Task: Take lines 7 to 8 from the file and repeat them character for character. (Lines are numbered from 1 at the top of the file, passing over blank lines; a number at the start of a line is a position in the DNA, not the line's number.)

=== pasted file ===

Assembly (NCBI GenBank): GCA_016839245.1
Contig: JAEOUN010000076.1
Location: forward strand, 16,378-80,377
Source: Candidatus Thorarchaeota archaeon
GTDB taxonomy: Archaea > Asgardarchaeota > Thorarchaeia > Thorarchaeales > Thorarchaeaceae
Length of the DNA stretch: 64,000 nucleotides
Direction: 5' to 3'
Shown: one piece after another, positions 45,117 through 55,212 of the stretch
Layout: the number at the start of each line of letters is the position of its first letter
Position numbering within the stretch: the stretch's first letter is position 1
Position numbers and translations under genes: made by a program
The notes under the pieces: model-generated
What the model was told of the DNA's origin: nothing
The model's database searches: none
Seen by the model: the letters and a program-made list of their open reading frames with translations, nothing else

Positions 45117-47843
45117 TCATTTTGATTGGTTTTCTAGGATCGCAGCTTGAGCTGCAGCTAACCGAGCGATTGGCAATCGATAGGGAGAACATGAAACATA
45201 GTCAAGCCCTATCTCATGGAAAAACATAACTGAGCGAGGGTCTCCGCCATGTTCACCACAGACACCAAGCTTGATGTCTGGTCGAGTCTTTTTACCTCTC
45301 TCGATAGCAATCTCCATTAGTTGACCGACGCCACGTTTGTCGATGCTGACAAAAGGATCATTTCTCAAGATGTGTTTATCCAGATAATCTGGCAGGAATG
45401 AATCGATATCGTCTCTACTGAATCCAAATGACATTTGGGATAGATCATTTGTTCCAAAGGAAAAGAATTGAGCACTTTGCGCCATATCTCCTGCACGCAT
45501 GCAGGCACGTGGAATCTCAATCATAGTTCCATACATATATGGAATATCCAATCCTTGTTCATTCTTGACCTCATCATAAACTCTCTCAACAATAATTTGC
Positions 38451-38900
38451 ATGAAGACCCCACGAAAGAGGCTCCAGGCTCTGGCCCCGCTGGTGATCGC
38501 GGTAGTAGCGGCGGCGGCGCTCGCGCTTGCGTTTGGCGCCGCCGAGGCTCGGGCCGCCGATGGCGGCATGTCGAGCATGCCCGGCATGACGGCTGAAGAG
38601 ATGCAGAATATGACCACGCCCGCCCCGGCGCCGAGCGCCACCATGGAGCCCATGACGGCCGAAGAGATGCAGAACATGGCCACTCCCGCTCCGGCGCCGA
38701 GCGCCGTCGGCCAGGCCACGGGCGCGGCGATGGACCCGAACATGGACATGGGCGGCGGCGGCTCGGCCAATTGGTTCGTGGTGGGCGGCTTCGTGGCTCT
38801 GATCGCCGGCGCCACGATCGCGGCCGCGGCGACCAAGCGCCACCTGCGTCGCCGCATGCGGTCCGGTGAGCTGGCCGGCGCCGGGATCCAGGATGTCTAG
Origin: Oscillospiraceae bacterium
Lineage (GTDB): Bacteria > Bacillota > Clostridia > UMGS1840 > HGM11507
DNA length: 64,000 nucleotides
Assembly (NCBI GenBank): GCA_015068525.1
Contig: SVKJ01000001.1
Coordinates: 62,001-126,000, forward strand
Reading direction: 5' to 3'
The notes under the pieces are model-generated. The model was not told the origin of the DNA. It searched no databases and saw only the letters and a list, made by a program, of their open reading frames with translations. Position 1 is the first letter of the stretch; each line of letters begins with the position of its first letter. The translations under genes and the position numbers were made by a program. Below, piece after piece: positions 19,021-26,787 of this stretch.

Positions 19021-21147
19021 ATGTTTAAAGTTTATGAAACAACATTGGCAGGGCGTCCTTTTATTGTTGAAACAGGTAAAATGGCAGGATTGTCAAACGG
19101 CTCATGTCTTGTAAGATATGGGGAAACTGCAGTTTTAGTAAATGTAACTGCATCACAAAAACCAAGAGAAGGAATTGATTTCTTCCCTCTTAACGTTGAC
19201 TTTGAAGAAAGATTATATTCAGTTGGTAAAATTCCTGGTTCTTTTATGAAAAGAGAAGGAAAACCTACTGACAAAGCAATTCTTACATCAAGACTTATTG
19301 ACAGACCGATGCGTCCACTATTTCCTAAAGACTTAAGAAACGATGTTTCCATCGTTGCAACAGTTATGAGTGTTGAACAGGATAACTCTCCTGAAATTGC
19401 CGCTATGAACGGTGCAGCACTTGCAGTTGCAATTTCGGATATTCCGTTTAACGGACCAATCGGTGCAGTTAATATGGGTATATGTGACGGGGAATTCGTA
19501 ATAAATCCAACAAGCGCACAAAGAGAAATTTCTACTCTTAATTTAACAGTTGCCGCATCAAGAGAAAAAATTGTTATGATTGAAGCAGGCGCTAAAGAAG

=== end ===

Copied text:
Direction: 5' to 3'
Shown: one piece after another, positions 45,117 through 55,212 of the stretch